For Bolivia, Burkina Faso, Guyana, Mali, Mozambique, and Uganda, assistance under the original and enhanced frameworks is combined.

Enhanced HIPC Initiative: debt-service reduction for 22 decision point countries

(as of end-December 2000)

Note: The debt stock before any relief is estimated at $53 billion in NPV terms or $73 billion in nominal terms.

“But the international community must play its full part to improve the lot of poor countries, for there cannot be a good future for the rich nations if the poor nations do not share prosperity. The combination of improved policies and debt relief will not be enough in most cases. We need to make sure that the HIPC Initiative is supported by all creditors, including official bilateral and commercial creditors that have yet to provide the required debt relief. Also, it is important to resolve the remaining funding issues for some multilateral creditors and to ensure that financing for the HIPC Initiative is truly additional and does not come at the expense of other aid flows. More broadly, we call upon industrial countries to raise their official development assistance toward internationally agreed levels. And we urge them to open their markets to the exports of the poor countries, giving them a better chance to succeed on their own. The international community also has an important role in conflict resolution, especially in Africa.

At the turn of the millennium, many parts of the world are enjoying unprecedented prosperity. But we also know that too many people cannot yet meet their very basic human needs. It is time to redouble our efforts to make the global economy work for the good of all.”

The text of this statement and other information about the HIPC Initiative are also available on the IMF’s website (www.imf.org).

For a comprehensive discussion of the significant progress that has been made in debt relief for the poorest countries, please refer to the interview with Jack Boorman, Director of the IMF’s Policy Development and Review Department, which was published in the IMF Survey, December 11, 2000, pages 285–88.

HIPC Initiative: committed debt relief and outcome, status as of end-December 2000(million U.S. dollars)
Reduction in NPV termsNominal debt-service relief
OriginalEnhancedOriginalEnhancedPress
HIPC InitiativeHIPC InitiativeTotalHIPC InitiativeHIPC InitiativeTotalrelease numberDate
Reached decision points (22)
Benin26526546046000/44July 2000
Bolivia4488541,3027601,3002,06000/07January 2000
Burkina Faso22916939840030070000/42June 2000
Cameroon1,2601,2602,0002,00000/56October 2000
The Gambia6767909000/68December 2000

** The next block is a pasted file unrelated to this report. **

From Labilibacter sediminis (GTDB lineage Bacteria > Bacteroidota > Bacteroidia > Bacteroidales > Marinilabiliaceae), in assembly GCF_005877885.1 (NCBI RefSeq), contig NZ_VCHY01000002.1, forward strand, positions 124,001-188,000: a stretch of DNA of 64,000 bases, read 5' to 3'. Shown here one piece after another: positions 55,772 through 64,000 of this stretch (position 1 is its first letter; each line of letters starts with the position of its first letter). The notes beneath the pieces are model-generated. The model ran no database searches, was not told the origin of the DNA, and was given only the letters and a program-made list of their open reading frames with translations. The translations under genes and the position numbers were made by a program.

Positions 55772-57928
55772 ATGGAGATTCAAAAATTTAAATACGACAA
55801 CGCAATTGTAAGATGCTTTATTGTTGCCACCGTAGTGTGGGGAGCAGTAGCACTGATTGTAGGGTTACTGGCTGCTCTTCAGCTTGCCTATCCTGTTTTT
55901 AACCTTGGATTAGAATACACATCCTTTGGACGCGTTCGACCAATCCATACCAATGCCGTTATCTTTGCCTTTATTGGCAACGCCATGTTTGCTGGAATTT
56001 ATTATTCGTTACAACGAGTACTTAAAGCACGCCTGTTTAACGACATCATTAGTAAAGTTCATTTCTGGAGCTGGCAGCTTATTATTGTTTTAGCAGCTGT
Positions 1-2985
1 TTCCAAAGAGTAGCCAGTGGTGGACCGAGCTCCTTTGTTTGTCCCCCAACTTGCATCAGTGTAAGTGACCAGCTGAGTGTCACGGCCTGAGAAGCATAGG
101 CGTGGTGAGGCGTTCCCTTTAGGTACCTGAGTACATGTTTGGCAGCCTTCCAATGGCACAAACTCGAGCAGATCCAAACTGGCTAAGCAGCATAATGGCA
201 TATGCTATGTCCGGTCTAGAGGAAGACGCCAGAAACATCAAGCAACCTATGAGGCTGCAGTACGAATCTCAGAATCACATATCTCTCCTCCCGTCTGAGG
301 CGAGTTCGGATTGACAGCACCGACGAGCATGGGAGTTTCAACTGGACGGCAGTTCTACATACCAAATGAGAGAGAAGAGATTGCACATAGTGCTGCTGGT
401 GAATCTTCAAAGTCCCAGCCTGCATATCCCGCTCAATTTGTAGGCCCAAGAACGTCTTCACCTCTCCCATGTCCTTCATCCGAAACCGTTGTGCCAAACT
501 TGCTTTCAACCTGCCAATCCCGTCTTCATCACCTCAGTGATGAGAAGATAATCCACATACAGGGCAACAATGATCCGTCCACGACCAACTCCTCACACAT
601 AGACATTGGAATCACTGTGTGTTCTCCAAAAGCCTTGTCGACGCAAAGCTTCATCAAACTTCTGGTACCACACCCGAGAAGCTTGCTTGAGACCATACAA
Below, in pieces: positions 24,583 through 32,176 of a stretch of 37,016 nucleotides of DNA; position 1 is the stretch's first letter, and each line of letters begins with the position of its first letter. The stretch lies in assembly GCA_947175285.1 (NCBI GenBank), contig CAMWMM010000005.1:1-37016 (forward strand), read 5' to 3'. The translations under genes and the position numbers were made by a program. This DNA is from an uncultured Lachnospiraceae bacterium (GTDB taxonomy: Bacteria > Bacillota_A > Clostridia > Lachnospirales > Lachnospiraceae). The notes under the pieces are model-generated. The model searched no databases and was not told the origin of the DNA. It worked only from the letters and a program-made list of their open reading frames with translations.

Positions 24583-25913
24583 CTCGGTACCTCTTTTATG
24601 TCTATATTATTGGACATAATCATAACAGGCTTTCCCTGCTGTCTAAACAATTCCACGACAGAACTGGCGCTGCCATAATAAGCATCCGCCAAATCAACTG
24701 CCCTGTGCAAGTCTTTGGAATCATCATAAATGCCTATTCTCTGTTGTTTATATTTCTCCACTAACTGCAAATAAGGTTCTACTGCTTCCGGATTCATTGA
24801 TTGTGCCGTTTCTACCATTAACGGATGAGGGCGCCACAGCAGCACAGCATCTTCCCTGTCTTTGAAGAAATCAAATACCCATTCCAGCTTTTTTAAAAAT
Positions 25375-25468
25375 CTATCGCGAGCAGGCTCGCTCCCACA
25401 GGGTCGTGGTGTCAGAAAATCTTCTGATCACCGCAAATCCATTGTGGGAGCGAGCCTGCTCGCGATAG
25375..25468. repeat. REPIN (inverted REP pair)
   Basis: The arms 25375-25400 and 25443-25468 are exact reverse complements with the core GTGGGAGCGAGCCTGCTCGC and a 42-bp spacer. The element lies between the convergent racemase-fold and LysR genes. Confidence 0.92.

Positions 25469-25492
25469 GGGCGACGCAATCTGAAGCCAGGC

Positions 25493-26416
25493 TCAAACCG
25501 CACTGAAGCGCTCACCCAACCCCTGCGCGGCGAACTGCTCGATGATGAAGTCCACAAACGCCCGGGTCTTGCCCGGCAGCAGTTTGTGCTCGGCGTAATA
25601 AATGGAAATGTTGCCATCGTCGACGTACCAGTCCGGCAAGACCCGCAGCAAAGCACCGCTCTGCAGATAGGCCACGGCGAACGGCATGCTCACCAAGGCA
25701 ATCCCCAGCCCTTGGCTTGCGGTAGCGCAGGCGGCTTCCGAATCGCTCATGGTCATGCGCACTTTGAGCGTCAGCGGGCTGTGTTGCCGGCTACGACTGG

Guinea54554580080000/85December 2000
Guinea-Bissau41641679079000/71December 2000
Guyana2563295854405901,03000/61November 2000
Honduras55655690090000/41July 2000
Madagascar18148141,5001,50000/81December 2000
Malawi6436431,0001,00000/77December 2000
Mali12140152322065087000/52September 2000
Mauritania6226221,1001,10000/09January 2000
Mozambique1,7162541,9703,7006004,30000/28April 2000
Nicaragua3,2673,2674,5004,50000/78December 2000
Niger52152190090000/76December 2000
Rwanda45345381081000/84December 2000
São Tomé and Príncipe979720020000/74December 2000
Senegal48848885085000/36June 2000
Tanzania2,0262,0263,0003,00000/26April 2000
Uganda3476561,0036501,3001,95000/06January 2000
Zambia2,4992,4993,8203,82000/67December 2000
Total3,11717,20220,3206,17027,46033,630
Still to be considered (13)
Possible early cases
Chad157157250250ReviewedJuly 2000
Ethiopia6366361,3001,300ReviewedNovember 1998
Côte d’Ivoire345345800800Approved2March 1998
Subtotal3457931,1388001,5502,3502
Others
Burundi
Central African Republic
Congo, Dem. Rep. of
Congo, Rep. of
Liberia
Myanmar
Sierra Leone
Somalia
Sudan
Togo
Total debt relief
committed23,46217,99521,4576,97029,01035,980

Preliminary.

Approved debt relief under the original framework.

Countries that reached their decision points under the enhanced HIPC framework through December 2000 and Côte d’Ivoire, which reached its decision point under the original framework.

Note: NPV = net present value. Ghana and Lao PDR are not seeking HIPC debt relief.Data: HIPC Initiative country documents; World Bank and IMF staff estimates

Preliminary.

Approved debt relief under the original framework.

Countries that reached their decision points under the enhanced HIPC framework through December 2000 and Côte d’Ivoire, which reached its decision point under the original framework.

Note: NPV = net present value. Ghana and Lao PDR are not seeking HIPC debt relief.Data: HIPC Initiative country documents; World Bank and IMF staff estimates